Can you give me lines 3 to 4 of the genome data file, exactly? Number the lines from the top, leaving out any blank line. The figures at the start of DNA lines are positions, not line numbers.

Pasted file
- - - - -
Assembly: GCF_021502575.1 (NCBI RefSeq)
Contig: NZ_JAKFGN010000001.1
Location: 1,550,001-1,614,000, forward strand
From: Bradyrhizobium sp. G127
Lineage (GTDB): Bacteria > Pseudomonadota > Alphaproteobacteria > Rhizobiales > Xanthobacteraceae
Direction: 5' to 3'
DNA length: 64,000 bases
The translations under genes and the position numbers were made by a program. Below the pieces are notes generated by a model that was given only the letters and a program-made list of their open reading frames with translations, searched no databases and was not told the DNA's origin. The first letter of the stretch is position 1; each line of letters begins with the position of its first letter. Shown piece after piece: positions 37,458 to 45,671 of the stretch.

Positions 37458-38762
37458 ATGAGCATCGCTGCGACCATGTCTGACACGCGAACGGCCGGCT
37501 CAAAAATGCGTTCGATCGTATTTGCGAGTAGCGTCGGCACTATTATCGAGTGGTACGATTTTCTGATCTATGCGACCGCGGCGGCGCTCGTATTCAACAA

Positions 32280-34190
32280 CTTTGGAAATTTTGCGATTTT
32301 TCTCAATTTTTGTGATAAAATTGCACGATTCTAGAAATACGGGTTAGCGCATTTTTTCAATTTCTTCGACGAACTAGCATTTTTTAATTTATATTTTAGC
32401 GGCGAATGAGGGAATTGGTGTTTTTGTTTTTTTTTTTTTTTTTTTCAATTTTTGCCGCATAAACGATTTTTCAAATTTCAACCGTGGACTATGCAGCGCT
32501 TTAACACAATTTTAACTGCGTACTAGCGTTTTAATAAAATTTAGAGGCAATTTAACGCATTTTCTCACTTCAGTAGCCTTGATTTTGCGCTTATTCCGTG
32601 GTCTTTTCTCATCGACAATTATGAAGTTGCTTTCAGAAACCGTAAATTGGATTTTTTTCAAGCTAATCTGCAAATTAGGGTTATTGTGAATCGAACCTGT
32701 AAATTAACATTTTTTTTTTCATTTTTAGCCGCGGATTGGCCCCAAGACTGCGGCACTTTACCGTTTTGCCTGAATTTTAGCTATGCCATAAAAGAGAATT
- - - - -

Location: 1,550,001-1,614,000, forward strand
From: Bradyrhizobium sp. G127